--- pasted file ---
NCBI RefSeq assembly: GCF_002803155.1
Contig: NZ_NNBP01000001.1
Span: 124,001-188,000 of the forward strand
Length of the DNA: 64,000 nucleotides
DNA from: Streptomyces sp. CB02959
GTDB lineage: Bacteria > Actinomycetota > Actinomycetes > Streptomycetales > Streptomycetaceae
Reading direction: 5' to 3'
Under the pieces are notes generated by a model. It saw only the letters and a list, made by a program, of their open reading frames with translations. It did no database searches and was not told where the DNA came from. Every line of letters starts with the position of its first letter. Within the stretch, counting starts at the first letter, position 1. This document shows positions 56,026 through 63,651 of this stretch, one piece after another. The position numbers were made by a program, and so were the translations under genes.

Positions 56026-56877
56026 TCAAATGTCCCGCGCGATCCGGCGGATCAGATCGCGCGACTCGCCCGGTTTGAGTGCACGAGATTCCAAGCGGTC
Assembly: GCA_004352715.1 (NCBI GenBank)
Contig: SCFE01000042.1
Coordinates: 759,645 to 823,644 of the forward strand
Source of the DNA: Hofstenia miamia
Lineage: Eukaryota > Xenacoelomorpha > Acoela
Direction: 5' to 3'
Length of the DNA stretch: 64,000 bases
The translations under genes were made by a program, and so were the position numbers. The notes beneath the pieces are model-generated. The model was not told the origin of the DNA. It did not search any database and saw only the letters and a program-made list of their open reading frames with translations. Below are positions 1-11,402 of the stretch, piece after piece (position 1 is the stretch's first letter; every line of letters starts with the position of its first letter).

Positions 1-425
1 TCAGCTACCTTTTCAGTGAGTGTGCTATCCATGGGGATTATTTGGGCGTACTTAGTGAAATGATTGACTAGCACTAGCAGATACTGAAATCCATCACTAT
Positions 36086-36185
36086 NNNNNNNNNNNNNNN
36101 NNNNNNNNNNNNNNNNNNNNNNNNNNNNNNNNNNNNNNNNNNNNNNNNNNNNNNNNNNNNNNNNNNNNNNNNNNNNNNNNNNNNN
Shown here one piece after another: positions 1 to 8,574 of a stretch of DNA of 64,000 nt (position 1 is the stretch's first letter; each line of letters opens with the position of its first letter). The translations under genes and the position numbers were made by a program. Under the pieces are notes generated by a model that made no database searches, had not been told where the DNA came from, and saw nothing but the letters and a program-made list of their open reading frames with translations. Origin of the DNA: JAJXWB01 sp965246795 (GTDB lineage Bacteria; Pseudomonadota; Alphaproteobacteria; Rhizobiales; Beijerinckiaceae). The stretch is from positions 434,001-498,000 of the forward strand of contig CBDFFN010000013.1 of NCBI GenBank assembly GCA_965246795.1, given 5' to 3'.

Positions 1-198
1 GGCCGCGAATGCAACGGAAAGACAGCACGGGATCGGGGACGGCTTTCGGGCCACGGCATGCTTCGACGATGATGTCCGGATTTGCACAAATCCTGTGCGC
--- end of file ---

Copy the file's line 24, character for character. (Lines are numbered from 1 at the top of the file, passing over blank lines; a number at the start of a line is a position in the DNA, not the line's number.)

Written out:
Shown here one piece after another: positions 1 to 8,574 of a stretch of DNA of 64,000 nt (position 1 is the stretch's first letter; each line of letters opens with the position of its first letter). The translations under genes and the position numbers were made by a program. Under the pieces are notes generated by a model that made no database searches, had not been told where the DNA came from, and saw nothing but the letters and a program-made list of their open reading frames with translations. Origin of the DNA: JAJXWB01 sp965246795 (GTDB lineage Bacteria; Pseudomonadota; Alphaproteobacteria; Rhizobiales; Beijerinckiaceae). The stretch is from positions 434,001-498,000 of the forward strand of contig CBDFFN010000013.1 of NCBI GenBank assembly GCA_965246795.1, given 5' to 3'.